6 security best practices for your hotel
20 AUGUST 2015 5:53 AM
Recent natural disasters and terror attacks on hotels left me wondering: How well do you know your hotel’s safety procedures, and could you be doing more?
It’s very simple in our business to, well, oversimplify the benefits of travel. Yes, travel is fulfilling and rewarding in so many ways. Americans, for one, are traveling more for leisure. Business travel around the world is picking up. It’s a 100% undisputable fact that more people are demanding hotel rooms across all segments.
Now let me be a Debbie Downer for just a minute. Travel is not all fun and games.
Our industry goes hand in hand with one of the largest and most lucrative global industries, which is, of course, tourism. Tourism is and can be a force for so much positive change (not to mention economic impact) around the world, but tourists themselves can be a vulnerable target. If our industry is playing a part in making their experiences great, we also play a part in keeping them safe.
This week’s bombing of a Hindu shrine in Bangkok that resulted in at least 20 deaths as of press time is just the latest in the string of headlines we know all too well that recount attacks on not just native citizens but also visitors from all around the world.
“They want to destroy our economy, our tourism,” Thailand Prime Minister Prayuth Chan-ocha told reporters about the blast.
There are many such examples of terror attacks on tourists—and hotels—in the recent history of our industry, ranging from the 2008 terrorist attacks in Mumbai, India; to June’s attacks on a Tunisian beach adjacent to several resorts that killed nearly 30 people, many of them tourists.
The Tunisia attacks took place along beachfront in a popular resort district, where resorts such as the Hotel Riu Imperial Marhaba blend seamlessly from hotel property to beach property.
After this incident, I spoke with Anthony Roman, founder and CEO of Roman & Associates and a 37-year veteran in all fields of security, including counterterrorism strategy. I wanted to get his take on what attacks like this really mean in terms of hotel and resort security, and what hoteliers in similar situations can do to be as prepared as possible to protect their guests and employees and, ultimately, tourism in their regions.
One thing he alerted me to right away is that hotels, by their very nature, are more vulnerable to attacks.
“Hotels, museums and other public entities … that invite the public in one fashion or another are always at higher risk,” he said. “Hotels are at the higher end of that risk group list because they are one of the few business models in which the invited public becomes an inhabitant. You have responsibility to provide a secure environment.”
The public nature of hotels is a big risk because, as Roman pointed out, the attacker can observe the location from the outside in, study it to find weak links or criminal opportunities.
Scary thoughts, right?
To stay on top of security, Roman said all hoteliers—no matter their property’s location, size or circumstance—must be aware of threats coming from all potential directions, whether from guests, staff or public citizens.
Here are a couple best practices Roman shared:
- The most effective security is proactive rather than reactive: “The attack in Tunisia went on for about 35 minutes before the assailant was shot and killed,” he said. “Clearly, the hotel was unprepared for this type of attack.”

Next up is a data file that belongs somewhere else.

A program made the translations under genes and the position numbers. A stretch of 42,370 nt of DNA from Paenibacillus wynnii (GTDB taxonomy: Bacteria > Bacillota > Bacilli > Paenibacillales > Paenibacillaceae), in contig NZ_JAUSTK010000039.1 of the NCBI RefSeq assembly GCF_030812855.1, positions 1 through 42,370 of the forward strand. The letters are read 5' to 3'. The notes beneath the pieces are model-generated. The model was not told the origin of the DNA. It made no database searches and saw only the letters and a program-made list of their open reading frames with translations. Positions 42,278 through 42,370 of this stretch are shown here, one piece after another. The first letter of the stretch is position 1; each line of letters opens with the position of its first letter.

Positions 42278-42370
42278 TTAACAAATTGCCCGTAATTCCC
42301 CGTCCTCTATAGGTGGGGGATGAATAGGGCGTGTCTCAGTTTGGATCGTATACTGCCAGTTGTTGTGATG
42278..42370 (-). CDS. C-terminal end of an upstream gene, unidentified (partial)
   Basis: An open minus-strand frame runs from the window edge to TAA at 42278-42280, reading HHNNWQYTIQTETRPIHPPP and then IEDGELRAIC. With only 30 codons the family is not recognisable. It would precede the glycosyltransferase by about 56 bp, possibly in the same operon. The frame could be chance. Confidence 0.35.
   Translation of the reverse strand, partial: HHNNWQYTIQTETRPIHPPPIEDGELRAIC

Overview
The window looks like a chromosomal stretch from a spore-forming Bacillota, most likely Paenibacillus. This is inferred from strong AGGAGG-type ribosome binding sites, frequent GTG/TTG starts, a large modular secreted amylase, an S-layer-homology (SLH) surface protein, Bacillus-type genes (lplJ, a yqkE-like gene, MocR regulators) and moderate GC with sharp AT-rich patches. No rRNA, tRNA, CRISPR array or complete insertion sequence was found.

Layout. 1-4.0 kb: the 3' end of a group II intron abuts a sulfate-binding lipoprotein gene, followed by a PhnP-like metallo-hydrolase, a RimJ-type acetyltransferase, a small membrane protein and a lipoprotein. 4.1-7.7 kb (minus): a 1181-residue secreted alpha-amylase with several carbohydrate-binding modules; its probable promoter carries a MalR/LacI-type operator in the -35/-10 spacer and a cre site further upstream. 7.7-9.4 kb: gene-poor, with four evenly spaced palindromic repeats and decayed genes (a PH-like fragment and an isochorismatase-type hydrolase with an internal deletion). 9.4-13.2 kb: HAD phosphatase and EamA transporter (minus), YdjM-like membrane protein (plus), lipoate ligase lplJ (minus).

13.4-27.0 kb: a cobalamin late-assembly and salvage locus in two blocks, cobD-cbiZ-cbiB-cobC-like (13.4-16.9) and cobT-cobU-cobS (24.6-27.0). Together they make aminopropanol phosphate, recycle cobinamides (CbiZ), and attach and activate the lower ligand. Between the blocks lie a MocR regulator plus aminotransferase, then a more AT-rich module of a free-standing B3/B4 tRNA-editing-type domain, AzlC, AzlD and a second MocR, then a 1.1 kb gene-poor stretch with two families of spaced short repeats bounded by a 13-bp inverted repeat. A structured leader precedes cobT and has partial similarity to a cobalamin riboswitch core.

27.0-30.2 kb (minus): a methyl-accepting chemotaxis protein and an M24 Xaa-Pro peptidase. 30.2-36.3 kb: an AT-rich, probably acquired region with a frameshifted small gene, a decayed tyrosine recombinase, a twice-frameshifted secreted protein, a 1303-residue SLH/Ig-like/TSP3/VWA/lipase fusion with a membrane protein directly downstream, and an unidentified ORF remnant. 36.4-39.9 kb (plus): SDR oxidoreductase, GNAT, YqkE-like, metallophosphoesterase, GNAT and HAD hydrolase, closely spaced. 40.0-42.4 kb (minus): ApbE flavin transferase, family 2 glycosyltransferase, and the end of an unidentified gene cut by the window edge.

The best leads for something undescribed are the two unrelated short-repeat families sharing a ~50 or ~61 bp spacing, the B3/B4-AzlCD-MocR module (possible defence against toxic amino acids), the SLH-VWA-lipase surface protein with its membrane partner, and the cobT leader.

- Layering security covers holes: Knowing your property layout and covering all levels with security is vital, Roman said. This is especially important when hotel property butts up against public or other private property. Using combinations of a physical security presence plus technology, such as surveillance, makes sure all your bases are covered.
- Know local laws: Hoteliers must know their responsibilities for security within local laws and regulations. Knowing whether issues would result in criminal or civil liabilities can influence security protocols, Roman said.
- Be aware of terror trends: Not every attack is the same, but Roman advised hoteliers to know current trends. Over the past several years, he said many terror events have “evolved to be locally inspired or involve locally trained citizens,” he said. “They’re small-scale, high-body-count attacks that draw global media attention. That’s the new face of terror.”
- Partner with police: Roman said simple partnerships with local law enforcement are an easy, low-cost way to keep security top of mind. “The police should be invited to the property to see it, learn the property’s security and emergency protocols and see the capabilities,” he said. “Likewise, the police department can educate hotel staff on what their own capabilities are and what emergencies they can and cannot handle.”
- Make a formal plan: “A properly planned and executed security program that is all-inclusive—including policy, procedures and protocol—should be formally coordinated,” Roman said. “It requires time and planning but very little money.”
Have other simple, low-cost best practices to share? Add them to the comments below.
Infographic of the week
This one’s a real nerd adventure from The Official Star Wars Fact File in collaboration with The Daily Infographic, but hey, speaking of tourism. … It’s about a year old but has been making the rounds on Twitter recently. I’m sure Rick Steves probably has updates in the works as we speak.
Let me know what you think of this week’s blog or infographic. Share comments below, email me at firstname.lastname@example.org or find me on Twitter @HNN_Steph.
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